A tree nut allergy wasn’t going to keep eight-year-old Emerson Metropoulos from a sweet treat.
After an anaphylactic reaction to pistachios when she was two, Emerson’s mom, Cody, put her baking skills to use, whipping up allergen-friendly treats with the help of her little one.
“As she got older, it got harder to allow her to have treats outside of our house,” Cody says. It was difficult for Emerson to understand that she couldn’t have the same goodies as her friends.
As they became masters of modifying, Emerson flexed her substituting skills to come up with her very own chocolate chip cookie recipe. When some friends came over and got their tastebuds on a batch, they asked where the family bought the cookies.
A lightbulb went off in Emerson’s head, telling Cody that they could sell the cookies.
“There are so many other people and kids that have food allergies,” Emerson says. “I can’t go to Starbucks, Graeter’s, Krispy Kreme. I wanted to share my cookies with others; they are good for everyone, allergies or no allergies!”
And when Emerson came up with the name, Sweet E’s, and logo for the business, Cody says they couldn’t say no.
Cody thought they would sell a few cookies to family and friends, but then she posted the treats to a Powell Facebook page and the budding business took on a life of its own.
Sweet E’s specializes in two classic treats: chocolate chip cookies and Buckeyes (Emerson’s favorite). Sunflower seed butter, Sunbutter, is at the base of the recipes, with a minimum number of other ingredients added, including sugar, vanilla, egg substitute and dairy-free chocolate chips from Enjoy Life. The short list of ingredients gives Sweet E’s many labels. In addition to being vegan, the treats are free from tree nuts, peanuts, wheat, dairy, egg, soy and gluten.
The operation started as a cottage industry, with the family baking the treats from their home. But as the business picked up steam, “We decided that it would be safer to do it a kitchen that’s completely gluten-free and nut-free,” Cody says. As a parent of a child with allergies, she knows what that extra level of assurance can mean.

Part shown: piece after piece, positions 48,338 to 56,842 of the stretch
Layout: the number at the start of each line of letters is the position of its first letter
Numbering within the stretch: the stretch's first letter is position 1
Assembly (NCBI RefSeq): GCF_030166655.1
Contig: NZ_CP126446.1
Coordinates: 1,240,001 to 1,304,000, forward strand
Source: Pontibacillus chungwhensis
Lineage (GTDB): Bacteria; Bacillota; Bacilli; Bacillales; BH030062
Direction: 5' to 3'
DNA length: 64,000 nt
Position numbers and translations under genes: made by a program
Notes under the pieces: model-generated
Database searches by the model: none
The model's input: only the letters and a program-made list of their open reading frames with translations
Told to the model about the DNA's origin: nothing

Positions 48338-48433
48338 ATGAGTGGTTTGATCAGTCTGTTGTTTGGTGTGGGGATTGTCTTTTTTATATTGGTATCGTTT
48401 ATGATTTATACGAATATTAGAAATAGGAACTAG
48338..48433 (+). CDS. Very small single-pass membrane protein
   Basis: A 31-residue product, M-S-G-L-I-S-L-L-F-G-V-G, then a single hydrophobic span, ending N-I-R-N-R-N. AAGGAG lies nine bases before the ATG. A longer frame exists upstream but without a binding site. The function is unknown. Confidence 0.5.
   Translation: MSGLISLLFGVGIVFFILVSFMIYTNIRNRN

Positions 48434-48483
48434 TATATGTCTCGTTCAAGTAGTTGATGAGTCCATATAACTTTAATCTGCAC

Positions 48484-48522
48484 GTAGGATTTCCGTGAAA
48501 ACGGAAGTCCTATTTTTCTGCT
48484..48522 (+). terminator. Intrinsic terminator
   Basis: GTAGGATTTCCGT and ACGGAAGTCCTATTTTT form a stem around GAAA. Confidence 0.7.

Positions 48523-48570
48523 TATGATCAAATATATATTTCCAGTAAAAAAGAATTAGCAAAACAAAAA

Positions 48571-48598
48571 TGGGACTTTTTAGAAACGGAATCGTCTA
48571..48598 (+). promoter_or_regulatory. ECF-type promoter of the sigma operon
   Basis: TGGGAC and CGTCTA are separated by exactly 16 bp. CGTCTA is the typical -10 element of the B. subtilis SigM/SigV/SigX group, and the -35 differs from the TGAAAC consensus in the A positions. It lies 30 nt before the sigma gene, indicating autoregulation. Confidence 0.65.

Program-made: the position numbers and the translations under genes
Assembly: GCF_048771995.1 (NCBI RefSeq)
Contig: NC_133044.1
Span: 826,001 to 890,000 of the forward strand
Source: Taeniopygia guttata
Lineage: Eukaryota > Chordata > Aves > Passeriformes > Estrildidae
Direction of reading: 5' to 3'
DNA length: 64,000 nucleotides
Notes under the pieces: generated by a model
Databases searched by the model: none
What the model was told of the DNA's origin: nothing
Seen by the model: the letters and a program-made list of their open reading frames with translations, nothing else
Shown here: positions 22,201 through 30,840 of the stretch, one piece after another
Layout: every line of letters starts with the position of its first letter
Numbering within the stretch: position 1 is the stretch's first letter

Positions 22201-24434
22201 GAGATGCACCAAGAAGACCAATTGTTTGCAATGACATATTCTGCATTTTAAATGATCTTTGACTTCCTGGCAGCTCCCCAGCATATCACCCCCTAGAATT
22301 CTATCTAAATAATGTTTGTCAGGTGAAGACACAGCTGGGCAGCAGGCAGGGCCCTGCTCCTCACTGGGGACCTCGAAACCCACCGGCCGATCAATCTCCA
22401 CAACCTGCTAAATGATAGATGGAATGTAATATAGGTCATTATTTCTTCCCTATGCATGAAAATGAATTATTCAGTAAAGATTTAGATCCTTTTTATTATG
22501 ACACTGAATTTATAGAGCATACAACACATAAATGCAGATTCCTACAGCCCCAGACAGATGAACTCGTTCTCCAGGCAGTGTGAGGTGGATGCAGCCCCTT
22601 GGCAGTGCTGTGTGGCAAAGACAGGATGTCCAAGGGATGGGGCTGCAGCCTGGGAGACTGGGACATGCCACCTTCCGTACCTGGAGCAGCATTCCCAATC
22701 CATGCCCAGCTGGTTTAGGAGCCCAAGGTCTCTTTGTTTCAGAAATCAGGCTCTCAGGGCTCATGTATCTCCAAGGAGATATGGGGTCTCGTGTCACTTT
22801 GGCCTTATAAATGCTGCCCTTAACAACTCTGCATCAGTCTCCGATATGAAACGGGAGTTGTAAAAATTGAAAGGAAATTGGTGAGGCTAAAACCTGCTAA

Renting space from Gluten Free You and Me, Cody and Emerson can now bake hundreds of cookies instead of just a dozen at a time. The treats head off to homes through sales on their website and at Pure Roots in Westerville. (And soon, hopefully, Whole Foods, once the Amazon dust settles.)
Seeing the cookies sell out of a non-food centric store like Pure Roots provides the validation for a market outside of just their family bubble.
“We’ve gotten a lot of support and a lot of encouragement,” Cody says.
Although the operation just started in the early months of 2017, she’s heard stories of individuals struggling to find goodies free of their particular allergen, but discovering a tasty treat with Sweet E’s.
Starting a food-based business has been a learning curve for the parents, but they have had a lot of help from Emerson along the way. The young entrepreneur is learning skills most eight-year-olds wouldn’t encounter, like counting money, helping to order supplies and designing logos.
“It’s been fun to see her really gain some confidence about herself and her allergies,” Cody says.
“I love it!” Emerson says. “I am sometimes shy about it, but I think it’s pretty neat I get to do this with my family.”
The youngster is busy turning out cookies and Buckeyes, but when she gets time to create new recipes again, Emerson already has her sights set on some edible, scoopable cookie dough.
For more information, visit sweetescookies.org.